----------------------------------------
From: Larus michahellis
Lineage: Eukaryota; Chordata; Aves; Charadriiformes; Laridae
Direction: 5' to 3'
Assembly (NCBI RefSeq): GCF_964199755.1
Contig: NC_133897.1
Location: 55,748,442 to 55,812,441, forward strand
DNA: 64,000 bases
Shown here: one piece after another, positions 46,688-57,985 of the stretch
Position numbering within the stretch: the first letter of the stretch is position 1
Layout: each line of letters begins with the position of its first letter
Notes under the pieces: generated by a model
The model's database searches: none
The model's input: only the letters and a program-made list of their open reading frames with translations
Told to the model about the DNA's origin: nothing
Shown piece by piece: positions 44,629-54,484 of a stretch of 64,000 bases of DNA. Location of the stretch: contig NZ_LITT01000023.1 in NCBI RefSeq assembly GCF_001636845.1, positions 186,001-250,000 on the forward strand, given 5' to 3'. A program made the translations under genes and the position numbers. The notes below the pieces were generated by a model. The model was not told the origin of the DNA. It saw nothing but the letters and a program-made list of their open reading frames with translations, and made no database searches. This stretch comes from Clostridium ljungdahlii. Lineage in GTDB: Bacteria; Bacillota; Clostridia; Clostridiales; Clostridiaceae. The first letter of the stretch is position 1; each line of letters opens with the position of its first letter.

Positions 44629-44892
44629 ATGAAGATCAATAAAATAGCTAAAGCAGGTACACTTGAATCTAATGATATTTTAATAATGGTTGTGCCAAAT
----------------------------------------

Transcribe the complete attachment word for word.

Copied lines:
From: Larus michahellis
Lineage: Eukaryota; Chordata; Aves; Charadriiformes; Laridae
Direction: 5' to 3'
Assembly (NCBI RefSeq): GCF_964199755.1
Contig: NC_133897.1
Location: 55,748,442 to 55,812,441, forward strand
DNA: 64,000 bases
Shown here: one piece after another, positions 46,688-57,985 of the stretch
Position numbering within the stretch: the first letter of the stretch is position 1
Layout: each line of letters begins with the position of its first letter
Notes under the pieces: generated by a model
The model's database searches: none
The model's input: only the letters and a program-made list of their open reading frames with translations
Told to the model about the DNA's origin: nothing
Shown piece by piece: positions 44,629-54,484 of a stretch of 64,000 bases of DNA. Location of the stretch: contig NZ_LITT01000023.1 in NCBI RefSeq assembly GCF_001636845.1, positions 186,001-250,000 on the forward strand, given 5' to 3'. A program made the translations under genes and the position numbers. The notes below the pieces were generated by a model. The model was not told the origin of the DNA. It saw nothing but the letters and a program-made list of their open reading frames with translations, and made no database searches. This stretch comes from Clostridium ljungdahlii. Lineage in GTDB: Bacteria; Bacillota; Clostridia; Clostridiales; Clostridiaceae. The first letter of the stretch is position 1; each line of letters opens with the position of its first letter.

Positions 44629-44892
44629 ATGAAGATCAATAAAATAGCTAAAGCAGGTACACTTGAATCTAATGATATTTTAATAATGGTTGTGCCAAAT